The horrific book signing where Stephen King smeared his own blood on 15,000 pieces of literature.

Written by Cole Schafer


Before I tell you this horror story, I first have to tell you that Stephen King has rules.

Allegedly, due to Stephen King’s cult-like following, he has rules that must be obeyed before he agrees to do a book signing.

These rules are as follows:

  1. The venue must hire bodyguards.
  2. The venue must hold five thousand people, comfortably.
  3. Each person can bring a max of three items to be signed.
  4. Someone must stand beside the signing table and hold an ice pack to King’s shoulder for the entire signing (this last rule might sound like you’re working with a pre-madonna but when you consider his signings can last upwards of 8-hours and can require him to rep out 15,000 signatures… well, it’s understandable).

Now for the horror story.

Once upon a time, Stephen King was doing a book signing at a venue that was abiding by all of the above rules when something went terribly wrong.

An hour or so into the signing, King looked at the woman doing the job of #4 and said…

“Can you get me some bandages? I’m bleeding on the stock.”

Writers of King’s fame develop calluses on their fingers from decades of these mass signings and one of these calluses cracked, sending a fissure deep into his flesh that began to bleed like a stuck pig.

Before King had the chance to get a bandage on the leaking wound, the next person in line had heard that King had bled on someone’s book(s) and demanded that he bleed on his, too.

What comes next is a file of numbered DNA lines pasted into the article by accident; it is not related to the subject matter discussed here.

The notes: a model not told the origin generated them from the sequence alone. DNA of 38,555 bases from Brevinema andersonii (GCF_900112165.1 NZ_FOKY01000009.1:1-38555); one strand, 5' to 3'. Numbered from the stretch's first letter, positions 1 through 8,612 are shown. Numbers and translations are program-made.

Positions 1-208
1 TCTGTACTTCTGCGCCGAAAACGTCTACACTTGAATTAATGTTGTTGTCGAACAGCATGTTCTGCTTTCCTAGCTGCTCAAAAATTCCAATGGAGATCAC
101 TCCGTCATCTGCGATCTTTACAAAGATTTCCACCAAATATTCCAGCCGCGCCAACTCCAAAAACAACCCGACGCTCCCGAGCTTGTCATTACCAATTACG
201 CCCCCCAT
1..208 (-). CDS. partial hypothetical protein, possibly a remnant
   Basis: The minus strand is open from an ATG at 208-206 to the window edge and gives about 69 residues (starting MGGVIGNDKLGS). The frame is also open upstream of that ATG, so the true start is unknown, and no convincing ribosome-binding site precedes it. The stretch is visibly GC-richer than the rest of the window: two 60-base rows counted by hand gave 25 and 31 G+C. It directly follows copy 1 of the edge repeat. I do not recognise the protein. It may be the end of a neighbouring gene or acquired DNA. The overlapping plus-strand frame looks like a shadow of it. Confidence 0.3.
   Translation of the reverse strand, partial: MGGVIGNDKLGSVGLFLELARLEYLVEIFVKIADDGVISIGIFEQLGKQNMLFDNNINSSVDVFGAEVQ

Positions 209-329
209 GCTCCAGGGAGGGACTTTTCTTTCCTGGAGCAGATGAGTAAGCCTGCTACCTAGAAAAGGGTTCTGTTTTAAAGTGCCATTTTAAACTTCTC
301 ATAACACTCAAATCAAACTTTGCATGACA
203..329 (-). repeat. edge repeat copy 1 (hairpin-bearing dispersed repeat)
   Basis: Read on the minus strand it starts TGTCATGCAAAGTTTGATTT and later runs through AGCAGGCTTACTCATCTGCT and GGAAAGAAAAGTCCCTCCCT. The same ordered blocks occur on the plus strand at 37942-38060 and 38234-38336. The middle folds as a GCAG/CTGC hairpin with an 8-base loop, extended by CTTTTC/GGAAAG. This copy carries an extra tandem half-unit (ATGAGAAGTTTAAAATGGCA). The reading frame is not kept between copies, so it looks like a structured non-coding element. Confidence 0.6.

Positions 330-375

Within minutes, everybody in the venue wanted a drop of King’s blood on their manuscripts.

And, for whatever reason, he couldn’t bring himself to turn them down.

By the end of the day, King had bled on every one of the signed books and he was so weak that bodyguards had to hoist him up by the armpits and carry him to his car.

I’m not sure what the conclusion is here.

Perhaps, it’s that you give the fans what they want because, in a way, they make you.

Perhaps, it’s that fame isn’t all that it’s made out to be.

Perhaps, it’s that you’ve got to be willing to bleed for your work.

Perhaps, it's that you've got to get good at saying "no" otherwise the world will kill you.

But, I digress.

By Cole Schafer.

P.S. I first read this strange gruesome story about Stephen King in Chuck Palahniuk’s book on writing, Consider This.